That’s not the end of the matter. After southern secession, many U.S. officials resigned to join the Confederate government. West H. Humphreys, a federal district court judge in Tennessee, abandoned his position to assume appointment as a judge in the Confederacy, but did not formally resign. In 1862, the U.S. House impeached Humphreys and the Senate convicted him, brushing aside the question of whether by accepting a Confederate appointment he had in effect abandoned his federal judgeship and was no longer a U.S. official.

During the trial, senators debated whether removal from office and prohibition from future office-holding were distinct issues requiring separate votes. Republican Sen. Jacob Collamer of Vermont argued for severability. “Let the first be decided as it may. That is the criterion; that, if after you have voted ‘yea’ or ‘nay’ upon the first article of division, there is still a question to be decided.”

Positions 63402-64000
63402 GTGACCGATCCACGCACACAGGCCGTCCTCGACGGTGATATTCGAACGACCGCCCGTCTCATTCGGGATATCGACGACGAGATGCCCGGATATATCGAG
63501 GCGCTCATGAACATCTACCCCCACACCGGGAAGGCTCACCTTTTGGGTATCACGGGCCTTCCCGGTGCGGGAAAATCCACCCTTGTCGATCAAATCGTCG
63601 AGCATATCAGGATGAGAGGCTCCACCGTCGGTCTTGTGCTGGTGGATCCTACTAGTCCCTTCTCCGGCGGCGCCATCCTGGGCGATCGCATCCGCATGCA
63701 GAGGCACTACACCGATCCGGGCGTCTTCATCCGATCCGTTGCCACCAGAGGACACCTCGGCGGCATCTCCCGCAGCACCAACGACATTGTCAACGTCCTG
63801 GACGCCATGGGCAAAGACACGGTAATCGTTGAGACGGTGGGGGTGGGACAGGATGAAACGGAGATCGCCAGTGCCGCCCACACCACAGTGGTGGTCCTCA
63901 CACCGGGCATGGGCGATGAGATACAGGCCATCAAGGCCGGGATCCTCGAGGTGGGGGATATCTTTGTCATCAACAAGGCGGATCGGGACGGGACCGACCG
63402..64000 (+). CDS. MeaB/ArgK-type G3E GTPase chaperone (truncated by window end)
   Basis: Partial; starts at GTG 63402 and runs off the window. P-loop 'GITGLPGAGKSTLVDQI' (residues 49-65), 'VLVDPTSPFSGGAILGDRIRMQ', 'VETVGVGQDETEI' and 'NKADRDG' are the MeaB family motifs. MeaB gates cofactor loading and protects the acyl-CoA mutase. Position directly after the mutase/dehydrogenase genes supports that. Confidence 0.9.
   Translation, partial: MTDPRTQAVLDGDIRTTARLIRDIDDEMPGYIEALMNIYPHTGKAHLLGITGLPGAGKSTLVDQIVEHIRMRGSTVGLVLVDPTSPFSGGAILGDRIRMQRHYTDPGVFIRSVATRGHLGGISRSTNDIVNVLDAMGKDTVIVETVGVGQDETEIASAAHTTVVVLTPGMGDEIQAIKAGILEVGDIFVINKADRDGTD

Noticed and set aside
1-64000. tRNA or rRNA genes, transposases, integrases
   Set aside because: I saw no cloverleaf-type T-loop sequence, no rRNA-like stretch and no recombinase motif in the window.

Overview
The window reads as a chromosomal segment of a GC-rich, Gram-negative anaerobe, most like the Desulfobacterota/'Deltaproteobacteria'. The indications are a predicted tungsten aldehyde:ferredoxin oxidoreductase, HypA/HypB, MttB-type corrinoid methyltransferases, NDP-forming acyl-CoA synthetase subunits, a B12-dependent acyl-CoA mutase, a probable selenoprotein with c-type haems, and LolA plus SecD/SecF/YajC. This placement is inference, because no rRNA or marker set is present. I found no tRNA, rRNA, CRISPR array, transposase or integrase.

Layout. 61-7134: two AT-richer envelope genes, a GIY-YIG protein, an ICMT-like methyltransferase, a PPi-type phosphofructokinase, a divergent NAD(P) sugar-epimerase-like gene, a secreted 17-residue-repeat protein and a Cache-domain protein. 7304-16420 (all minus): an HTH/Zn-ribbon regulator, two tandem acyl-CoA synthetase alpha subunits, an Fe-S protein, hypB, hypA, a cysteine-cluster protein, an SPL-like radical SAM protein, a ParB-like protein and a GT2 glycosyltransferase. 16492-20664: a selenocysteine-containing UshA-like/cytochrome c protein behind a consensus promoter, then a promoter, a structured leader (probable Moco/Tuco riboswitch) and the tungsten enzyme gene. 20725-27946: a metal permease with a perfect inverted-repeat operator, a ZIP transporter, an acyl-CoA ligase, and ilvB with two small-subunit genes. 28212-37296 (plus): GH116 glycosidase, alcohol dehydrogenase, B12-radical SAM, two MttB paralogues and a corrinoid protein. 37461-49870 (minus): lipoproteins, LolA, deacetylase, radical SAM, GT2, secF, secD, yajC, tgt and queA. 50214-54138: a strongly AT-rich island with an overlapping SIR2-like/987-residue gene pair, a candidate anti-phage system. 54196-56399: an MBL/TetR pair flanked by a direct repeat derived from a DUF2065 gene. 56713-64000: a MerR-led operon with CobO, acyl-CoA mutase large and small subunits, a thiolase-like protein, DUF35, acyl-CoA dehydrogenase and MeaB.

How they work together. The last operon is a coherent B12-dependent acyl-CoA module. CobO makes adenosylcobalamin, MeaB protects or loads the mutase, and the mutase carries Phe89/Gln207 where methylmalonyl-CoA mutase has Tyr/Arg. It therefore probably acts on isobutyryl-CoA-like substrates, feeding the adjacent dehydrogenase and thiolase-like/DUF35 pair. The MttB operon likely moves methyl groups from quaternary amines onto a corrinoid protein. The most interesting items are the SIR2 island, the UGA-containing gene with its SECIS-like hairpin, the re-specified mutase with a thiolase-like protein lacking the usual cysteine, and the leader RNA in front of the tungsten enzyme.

The presiding officer, president pro-tempore, Republican Solomon Foot of Vermont, agreed. “In the judgment of the chair these are separate and divisible propositions,” he ruled without objection. The Senate then proceeded by unanimous vote to bar Humphreys from holding any future federal office. He became the first U.S. official to suffer to this second constitutional penalty.

Republicans have a crucial choice to make in the trial of Donald Trump. They can decide, like Republicans with Belknap in 1876, to wash away Trump’s misdeeds on a dubious, rejected interpretation of the Constitution. Or they can vote their conscience on whether the House’s allegation of incitement of insurrection arises to a high crime and misdemeanor. They then must decide whether to bar him from life from holding federal office, a much more relevant vote than in the case of the traitorous Humphreys, who had no hope of ever again serving in the government of the United States.

Lichtman is a history professor at American University.